Hey Ted, how are you going to restart the economy if a whole lot of people lose their incomes and can’t pay their bills, while a whole other group of Americans won’t go out and spend money because COVID-19 is still out of control?
What Cruz and Ron Johnson (who wants NO new money to be sent out to anyone)
and other regressives really want is for people to be forced back into work,
regardless of the danger involved. This would artificially push down the unemployment rate before the November elections, to give the appearance
of normalcy, and GOPs would use that as an excuse to avoid having the deal with the real economic and public health problems that exist.
It's a head-in-the-sand mentality that should disqualify any GOP that buys into it, and it’s especially the wrong way to go about things right now, when the real problem is a lack of demand due to the health concerns brought on by COVID-19. Democrats in Congress should say that this bill is DEAD ON ARRIVAL, and there are already enough GOPs opposing the bill to kill it in the Senate, meaning Moscow Mitch has completely failed with this thing.
That being said, Dems shouldn't just relax and tell the Senate to pass HEROES. Instead Dems should counter the regressive GOPs by adding an increase in the minimum wage to any proposal that would cut the benefit amount for unemployment, putting the wage somewhere between $12 and $15 by October 1. They can also throw in a plan to pay employers a subsidy of $5/hour for every employee whose wages are raised by that amount (in the case of workers making less than minimum wage) in 2020, and a phased-down subsidy for employees making up to $30/hour.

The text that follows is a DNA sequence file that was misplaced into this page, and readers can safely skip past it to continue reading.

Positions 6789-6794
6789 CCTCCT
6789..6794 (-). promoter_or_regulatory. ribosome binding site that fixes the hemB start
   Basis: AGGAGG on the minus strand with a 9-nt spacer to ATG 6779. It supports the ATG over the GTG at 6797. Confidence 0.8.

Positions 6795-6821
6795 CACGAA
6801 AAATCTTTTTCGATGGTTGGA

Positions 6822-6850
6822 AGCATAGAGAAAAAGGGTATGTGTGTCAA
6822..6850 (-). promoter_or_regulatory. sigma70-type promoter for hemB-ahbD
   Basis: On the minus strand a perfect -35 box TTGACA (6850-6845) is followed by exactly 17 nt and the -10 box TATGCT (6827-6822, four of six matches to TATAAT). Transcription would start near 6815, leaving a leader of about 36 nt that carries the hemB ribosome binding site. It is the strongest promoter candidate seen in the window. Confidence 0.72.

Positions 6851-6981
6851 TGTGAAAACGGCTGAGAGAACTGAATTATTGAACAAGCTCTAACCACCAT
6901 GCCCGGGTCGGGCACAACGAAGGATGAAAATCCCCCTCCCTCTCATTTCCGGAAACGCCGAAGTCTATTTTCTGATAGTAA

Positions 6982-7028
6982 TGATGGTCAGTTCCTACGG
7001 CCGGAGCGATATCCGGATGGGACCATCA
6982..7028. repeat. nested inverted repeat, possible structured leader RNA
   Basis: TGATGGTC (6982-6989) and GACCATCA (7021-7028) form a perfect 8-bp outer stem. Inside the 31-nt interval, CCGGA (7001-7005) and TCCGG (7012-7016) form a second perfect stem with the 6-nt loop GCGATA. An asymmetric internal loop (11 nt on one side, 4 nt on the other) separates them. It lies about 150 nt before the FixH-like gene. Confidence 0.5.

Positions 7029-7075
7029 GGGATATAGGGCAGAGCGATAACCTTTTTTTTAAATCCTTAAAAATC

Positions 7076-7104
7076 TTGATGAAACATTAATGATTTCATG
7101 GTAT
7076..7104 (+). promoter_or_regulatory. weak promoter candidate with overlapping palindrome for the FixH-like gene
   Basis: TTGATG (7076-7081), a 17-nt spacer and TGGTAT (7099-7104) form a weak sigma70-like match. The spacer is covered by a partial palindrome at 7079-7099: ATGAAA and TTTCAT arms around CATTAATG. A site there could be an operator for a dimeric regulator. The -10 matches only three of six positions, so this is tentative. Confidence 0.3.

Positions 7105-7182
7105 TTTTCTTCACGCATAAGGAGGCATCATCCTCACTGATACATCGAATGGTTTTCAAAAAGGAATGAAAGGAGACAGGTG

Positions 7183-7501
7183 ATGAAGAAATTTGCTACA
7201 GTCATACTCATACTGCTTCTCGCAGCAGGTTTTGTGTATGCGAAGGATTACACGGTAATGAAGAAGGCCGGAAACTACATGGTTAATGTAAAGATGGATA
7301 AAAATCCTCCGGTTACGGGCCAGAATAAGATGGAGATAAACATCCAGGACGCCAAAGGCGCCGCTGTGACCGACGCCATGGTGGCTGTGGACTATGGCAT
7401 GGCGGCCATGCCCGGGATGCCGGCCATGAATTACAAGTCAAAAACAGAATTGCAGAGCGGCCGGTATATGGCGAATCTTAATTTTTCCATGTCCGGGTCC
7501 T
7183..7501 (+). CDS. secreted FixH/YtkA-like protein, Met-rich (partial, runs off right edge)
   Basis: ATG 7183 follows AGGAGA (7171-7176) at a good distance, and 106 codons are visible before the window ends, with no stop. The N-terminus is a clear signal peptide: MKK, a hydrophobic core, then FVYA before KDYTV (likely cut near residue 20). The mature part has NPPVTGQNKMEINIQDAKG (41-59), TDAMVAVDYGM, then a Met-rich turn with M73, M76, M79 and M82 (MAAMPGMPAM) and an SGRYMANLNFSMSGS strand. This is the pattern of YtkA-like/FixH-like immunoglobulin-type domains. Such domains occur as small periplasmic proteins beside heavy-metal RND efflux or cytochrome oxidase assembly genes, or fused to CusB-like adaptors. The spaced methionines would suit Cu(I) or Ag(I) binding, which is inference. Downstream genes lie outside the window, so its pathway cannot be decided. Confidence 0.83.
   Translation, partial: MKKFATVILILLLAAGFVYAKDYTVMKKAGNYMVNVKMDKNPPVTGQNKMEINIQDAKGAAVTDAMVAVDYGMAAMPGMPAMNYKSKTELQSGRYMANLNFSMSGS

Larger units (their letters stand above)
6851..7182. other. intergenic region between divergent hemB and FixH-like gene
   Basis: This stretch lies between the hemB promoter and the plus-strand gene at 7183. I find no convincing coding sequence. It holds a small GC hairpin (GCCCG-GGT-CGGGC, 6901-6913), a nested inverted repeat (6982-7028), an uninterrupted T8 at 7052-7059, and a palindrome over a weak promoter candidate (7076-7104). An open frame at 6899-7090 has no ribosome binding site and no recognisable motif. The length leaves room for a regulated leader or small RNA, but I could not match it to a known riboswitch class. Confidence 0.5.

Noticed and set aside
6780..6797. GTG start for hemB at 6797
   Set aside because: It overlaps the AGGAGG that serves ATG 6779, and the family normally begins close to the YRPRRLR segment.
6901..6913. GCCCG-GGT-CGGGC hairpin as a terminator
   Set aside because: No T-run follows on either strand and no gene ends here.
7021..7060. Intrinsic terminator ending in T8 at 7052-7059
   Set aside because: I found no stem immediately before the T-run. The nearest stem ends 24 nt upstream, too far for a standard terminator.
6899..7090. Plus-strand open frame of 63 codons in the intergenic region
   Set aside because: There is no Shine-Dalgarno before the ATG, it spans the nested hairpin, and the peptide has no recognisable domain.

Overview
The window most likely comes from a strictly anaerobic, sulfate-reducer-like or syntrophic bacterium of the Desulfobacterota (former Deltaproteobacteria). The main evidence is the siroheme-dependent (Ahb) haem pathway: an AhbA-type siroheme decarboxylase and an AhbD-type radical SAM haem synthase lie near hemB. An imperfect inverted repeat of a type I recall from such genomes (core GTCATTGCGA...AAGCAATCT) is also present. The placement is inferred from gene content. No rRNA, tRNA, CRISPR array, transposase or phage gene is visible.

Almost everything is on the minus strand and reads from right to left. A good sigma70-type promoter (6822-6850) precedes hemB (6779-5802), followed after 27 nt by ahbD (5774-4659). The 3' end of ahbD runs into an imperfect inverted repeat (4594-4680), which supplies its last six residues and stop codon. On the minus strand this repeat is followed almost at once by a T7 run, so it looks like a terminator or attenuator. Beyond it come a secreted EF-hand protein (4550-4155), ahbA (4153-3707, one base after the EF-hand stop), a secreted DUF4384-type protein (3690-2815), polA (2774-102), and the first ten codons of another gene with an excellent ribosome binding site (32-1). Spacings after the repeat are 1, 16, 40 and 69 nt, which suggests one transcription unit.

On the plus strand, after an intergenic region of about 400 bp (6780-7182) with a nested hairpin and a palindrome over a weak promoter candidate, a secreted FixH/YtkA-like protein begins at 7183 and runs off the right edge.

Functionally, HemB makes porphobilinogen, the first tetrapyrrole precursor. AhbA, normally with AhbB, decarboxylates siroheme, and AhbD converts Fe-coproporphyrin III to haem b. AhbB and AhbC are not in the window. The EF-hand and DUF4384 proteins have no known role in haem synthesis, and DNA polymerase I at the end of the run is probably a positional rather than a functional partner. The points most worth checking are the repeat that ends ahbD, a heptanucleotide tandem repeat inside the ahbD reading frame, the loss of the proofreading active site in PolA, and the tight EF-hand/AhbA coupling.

That would say “You want people to get back to work, GOP? Then we’re going to make sure that work is worth going back to.” I’d also say unlocking health care from jobs would be part of these reforms, but that can get done after President Biden and a Dem Senate take over in 2021.
And Dems shouldn't be scared by the reality that this inaction will worsen the economy in the next month, because GOPs will rightfully be blamed for the relapse into recession due to their inability to deal with COVID and the related economic problems.
Given the ineptitude and idiotic economics of the Republican "stimulus" bill, it's not just going to stop any chance we have of a strong "V"-like recovery (that already likely sailed anyway). Moscow Mitch's scheme makes it likely that we end up with a "W", where we fall back into recession, stay mired in double-digit unemployment, and enters an ugly second phase with evictions, store closings, and chain reactions that can make our economy even worse than the garbage situation we have today.